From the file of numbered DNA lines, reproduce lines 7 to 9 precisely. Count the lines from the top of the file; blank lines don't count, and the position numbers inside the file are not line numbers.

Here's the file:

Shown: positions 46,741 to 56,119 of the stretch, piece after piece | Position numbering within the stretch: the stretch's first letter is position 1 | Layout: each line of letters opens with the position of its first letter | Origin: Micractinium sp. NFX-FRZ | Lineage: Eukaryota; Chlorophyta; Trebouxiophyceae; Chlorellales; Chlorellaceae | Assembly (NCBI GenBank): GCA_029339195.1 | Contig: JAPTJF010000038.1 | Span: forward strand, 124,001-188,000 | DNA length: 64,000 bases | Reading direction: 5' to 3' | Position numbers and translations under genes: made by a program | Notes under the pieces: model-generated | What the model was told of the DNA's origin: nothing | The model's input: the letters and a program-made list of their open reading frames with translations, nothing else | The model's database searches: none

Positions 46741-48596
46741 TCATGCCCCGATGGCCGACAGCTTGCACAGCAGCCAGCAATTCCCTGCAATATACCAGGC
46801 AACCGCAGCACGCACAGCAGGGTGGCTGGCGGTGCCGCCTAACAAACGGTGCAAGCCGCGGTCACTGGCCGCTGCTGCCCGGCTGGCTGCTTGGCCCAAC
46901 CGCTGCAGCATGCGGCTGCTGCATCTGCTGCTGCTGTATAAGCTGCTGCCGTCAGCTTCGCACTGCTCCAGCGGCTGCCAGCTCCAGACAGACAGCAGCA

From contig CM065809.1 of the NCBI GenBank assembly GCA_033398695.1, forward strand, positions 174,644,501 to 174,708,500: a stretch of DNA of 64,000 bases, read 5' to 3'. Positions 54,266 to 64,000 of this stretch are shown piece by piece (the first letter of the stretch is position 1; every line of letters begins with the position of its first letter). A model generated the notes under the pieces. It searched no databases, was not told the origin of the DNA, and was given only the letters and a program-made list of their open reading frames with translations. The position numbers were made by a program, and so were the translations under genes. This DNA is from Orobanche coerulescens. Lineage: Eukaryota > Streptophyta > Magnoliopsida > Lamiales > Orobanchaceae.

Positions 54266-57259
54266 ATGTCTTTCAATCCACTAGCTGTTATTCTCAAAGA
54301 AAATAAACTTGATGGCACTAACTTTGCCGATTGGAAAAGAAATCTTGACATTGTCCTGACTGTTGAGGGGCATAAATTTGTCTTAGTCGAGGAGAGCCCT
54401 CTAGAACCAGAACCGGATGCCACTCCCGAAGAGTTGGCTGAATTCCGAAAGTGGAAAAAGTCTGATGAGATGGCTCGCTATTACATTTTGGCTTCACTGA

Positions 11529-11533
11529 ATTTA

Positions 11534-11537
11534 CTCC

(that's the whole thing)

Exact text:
Positions 54266-57259
54266 ATGTCTTTCAATCCACTAGCTGTTATTCTCAAAGA
54301 AAATAAACTTGATGGCACTAACTTTGCCGATTGGAAAAGAAATCTTGACATTGTCCTGACTGTTGAGGGGCATAAATTTGTCTTAGTCGAGGAGAGCCCT